Knowing that Americans will be outraged at such an unprecedented tax increase, the Sanders campaign is desperately trying to assuage the public that the extra revenue generated from these tax hikes will offset the cost of them. But try as they might, they cannot minimize the fact that what their candidate is proposing is a $15 trillion tax increase across the board:
‘Bernie Sanders is very open about raising taxes on everybody, with the argument that people at all income levels are going to be benefiting from the new spending programs that he’s proposing,' Burman said.
The group, which has issued a string of independent assessments of the presidential contenders’ tax plans, said yesterday that Clinton’s plan would raise taxes by $1 trillion. The Clinton campaign told the group she plans a tax cut for middle- and low-income families later in the campaign, though TPC said it didn’t have details.
Sanders wants tax hikes to pay for a raft of new government benefits, including health care for everyone, free college tuition, paid family and medical leave, and increased infrastructure spending.
There is a risk that Sanders’s tax increases won’t be enough to cover all the additional spending, worsening the government’s already dire long-term budget outlook, the TPC said, though it didn’t examine that question in detail.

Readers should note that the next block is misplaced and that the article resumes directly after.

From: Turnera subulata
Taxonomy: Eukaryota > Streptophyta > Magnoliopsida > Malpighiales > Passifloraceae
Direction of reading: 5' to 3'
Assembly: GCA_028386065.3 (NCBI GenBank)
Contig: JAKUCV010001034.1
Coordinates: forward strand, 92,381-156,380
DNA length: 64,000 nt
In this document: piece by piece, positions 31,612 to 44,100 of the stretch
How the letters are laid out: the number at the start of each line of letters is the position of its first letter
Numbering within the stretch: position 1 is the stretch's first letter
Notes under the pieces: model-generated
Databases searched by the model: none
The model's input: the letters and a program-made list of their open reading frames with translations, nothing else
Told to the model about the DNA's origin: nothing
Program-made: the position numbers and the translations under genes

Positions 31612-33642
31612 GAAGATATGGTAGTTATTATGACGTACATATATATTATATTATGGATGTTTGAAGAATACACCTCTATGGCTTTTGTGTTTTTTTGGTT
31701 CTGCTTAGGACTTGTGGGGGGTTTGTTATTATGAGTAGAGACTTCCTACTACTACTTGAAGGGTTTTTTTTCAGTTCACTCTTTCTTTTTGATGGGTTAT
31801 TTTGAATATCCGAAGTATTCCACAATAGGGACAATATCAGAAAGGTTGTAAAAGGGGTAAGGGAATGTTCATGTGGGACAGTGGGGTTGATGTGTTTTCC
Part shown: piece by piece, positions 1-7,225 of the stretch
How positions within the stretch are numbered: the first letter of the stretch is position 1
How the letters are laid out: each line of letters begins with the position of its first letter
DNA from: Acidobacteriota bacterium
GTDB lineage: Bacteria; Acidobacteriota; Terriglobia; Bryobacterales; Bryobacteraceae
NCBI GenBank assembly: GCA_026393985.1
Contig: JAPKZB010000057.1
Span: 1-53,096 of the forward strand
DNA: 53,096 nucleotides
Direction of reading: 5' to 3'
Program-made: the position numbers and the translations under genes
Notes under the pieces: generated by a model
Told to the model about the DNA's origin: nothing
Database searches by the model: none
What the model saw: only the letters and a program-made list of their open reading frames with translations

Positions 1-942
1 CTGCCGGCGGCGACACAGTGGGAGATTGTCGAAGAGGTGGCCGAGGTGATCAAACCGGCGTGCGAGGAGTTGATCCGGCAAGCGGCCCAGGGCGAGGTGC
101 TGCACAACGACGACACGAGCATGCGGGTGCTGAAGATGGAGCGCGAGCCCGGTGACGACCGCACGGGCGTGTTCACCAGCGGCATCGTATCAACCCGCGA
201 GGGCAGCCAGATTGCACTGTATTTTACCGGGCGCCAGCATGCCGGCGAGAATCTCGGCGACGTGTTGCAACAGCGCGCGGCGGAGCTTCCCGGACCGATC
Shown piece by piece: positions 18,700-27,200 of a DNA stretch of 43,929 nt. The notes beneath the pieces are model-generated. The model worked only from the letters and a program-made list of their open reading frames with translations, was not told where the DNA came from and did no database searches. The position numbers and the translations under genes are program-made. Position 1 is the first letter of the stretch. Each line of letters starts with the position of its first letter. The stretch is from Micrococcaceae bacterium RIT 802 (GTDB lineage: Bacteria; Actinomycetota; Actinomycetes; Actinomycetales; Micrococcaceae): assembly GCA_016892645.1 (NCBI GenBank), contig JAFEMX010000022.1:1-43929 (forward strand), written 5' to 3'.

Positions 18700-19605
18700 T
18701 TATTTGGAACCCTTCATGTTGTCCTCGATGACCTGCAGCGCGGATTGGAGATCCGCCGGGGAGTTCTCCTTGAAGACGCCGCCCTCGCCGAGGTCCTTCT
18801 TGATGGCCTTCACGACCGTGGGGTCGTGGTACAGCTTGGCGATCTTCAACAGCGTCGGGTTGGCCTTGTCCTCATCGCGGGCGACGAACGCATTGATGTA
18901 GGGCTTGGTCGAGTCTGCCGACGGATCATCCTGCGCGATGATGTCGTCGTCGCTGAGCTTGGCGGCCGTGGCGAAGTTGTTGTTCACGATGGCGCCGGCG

Nor did it examine whether, for some taxpayers, the value of Sanders’s new government benefits would outstrip the cost of his tax increases.
‘We do not account for the effects of the new government programs on income,' said Burman. ‘We focused on the tax side, and we’re not really experts on the spending component.'
It is unfair and misleading to exclude those benefits, said Warren Gunnels, Sanders's policy director.
‘Bernie's tax plan is the mechanism for achieving universal health care, creating jobs and a secure retirement,' said Gunnels. ‘Without estimating the benefits the American people would gain under these initiatives, the Tax Policy Center's report is inaccurate and one-sided.'
The report underscores how Sanders is a rare presidential candidate in either party who is willing to spell out in detail how he’d finance his legislative agenda. By contrast, the Republican candidates have proposed tax-reform plans that would cost trillions, saying they would be financed by thus-far unspecified spending cuts and economic growth.
In all, Sanders has proposed more than two dozen separate tax increases, the report shows, and in every major class of taxes.
He’s called for multiple increases in the income taxes paid by individual Americans that would push the top rate to 54 percent, from the current 39.6 percent.”